“If you’re looking across all of the hominids, which is the family tree after the split with chimpanzees, there are not really that many traits that we can point to that we can say are exclusively human,” Duke University’s James Pampush told NPR. “Those animals all walked on two legs. The one thing that really sticks out is the chin.” While other animals have jaws, no others besides humans have the little section of bone on the lower jaw that juts past the teeth.
The chin isn’t just the lower part of your face: It’s a specific term for that little piece of bone extending from the jaw. While it may seem odd, humans are in fact the only animals that have one. Even chimpanzees and gorillas, our closest genetic cousins, lack chins. Instead of poking forward, their lower jaws slope down and back from their front teeth. Even other ancient hominids, like the Neanderthals, didn’t have chins —their faces simply ended in a flat plane. Over the last century, scientists have proposed many ideas to explain why humans evolved chins, from helping us chew food to speaking.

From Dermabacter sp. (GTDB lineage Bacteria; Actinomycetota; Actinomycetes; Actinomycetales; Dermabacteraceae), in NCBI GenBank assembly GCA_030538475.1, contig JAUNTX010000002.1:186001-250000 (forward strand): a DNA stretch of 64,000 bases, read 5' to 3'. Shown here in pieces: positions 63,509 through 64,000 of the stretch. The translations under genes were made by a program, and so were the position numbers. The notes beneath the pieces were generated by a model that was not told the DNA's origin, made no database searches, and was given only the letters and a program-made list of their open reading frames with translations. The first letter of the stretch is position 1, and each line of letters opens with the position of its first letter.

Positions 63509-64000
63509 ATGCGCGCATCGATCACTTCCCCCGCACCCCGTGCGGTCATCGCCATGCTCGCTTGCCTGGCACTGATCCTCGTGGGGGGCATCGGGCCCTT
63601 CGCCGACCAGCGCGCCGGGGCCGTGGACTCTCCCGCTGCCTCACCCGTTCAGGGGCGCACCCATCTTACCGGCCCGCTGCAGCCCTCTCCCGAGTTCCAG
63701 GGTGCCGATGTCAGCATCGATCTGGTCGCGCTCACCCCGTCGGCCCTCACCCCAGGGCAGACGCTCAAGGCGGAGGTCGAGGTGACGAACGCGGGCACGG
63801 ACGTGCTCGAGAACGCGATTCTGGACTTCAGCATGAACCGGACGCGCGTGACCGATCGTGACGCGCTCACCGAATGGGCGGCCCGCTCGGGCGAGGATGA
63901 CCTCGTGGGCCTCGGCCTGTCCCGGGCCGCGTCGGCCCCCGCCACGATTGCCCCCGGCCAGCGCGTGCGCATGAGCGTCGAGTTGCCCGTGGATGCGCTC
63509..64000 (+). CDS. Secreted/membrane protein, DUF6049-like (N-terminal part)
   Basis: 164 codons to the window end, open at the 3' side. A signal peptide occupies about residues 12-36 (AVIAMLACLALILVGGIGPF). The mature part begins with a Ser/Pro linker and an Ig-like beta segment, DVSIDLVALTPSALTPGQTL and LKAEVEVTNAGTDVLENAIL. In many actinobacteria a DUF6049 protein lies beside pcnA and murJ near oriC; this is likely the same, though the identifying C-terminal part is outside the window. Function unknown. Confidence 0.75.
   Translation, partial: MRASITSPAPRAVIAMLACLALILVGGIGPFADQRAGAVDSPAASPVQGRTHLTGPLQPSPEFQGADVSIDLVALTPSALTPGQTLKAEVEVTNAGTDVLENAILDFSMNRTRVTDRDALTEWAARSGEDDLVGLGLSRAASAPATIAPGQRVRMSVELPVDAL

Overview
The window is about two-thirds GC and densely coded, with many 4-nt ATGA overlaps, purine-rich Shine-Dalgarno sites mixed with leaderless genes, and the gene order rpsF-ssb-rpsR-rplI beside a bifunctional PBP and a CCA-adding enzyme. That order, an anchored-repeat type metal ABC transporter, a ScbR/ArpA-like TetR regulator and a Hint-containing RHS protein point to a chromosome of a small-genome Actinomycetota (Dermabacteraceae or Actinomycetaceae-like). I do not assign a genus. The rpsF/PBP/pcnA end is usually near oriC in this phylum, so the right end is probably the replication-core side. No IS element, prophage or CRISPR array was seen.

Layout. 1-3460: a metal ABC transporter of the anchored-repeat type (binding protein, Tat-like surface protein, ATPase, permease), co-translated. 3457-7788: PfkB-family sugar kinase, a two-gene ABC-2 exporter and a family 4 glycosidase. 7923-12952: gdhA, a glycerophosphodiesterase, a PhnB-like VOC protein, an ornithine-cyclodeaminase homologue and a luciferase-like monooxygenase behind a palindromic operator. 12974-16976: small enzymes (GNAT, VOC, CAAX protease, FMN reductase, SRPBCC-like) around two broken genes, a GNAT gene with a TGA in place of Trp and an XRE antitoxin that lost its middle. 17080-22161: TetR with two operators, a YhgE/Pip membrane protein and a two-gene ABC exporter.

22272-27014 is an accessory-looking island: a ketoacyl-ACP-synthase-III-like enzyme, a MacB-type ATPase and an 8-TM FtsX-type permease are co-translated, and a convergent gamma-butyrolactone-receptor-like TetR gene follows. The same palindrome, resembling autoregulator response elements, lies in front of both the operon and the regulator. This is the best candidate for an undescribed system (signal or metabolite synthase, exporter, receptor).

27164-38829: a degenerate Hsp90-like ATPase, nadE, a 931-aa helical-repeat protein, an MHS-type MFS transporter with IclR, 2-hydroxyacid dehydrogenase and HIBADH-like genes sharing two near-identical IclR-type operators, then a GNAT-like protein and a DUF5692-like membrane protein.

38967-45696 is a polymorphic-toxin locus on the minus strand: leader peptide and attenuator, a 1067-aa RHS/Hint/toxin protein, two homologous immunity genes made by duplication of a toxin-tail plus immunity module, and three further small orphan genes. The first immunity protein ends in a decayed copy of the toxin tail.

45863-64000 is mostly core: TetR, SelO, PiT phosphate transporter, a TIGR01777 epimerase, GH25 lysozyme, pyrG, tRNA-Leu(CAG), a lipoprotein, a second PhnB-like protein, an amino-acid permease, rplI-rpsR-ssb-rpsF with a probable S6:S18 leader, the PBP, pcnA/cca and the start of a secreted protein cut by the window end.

Pampush argues that many of these theories don’t hold up under further scrutiny. He published this idea recently in the journal Evolutionary Anthropology. “The chin is one of these rare phenomena in evolutionary biology that really exposes the deep philosophical differences between researchers in the field,” Pampush tells Yong. One of the most popular ideas is that our ancestors evolved chins to strengthen our lower jaws to withstand the stresses of chewing. But according to Pampush, the chin is in the wrong place to reinforce the jaw. As for helping us speak, he doubts that the tongue generates enough force to make this necessary. A third idea is that the chin could help people choose mates, but sexually selective features like this typically only develop in one gender, Pampush tells Siegel.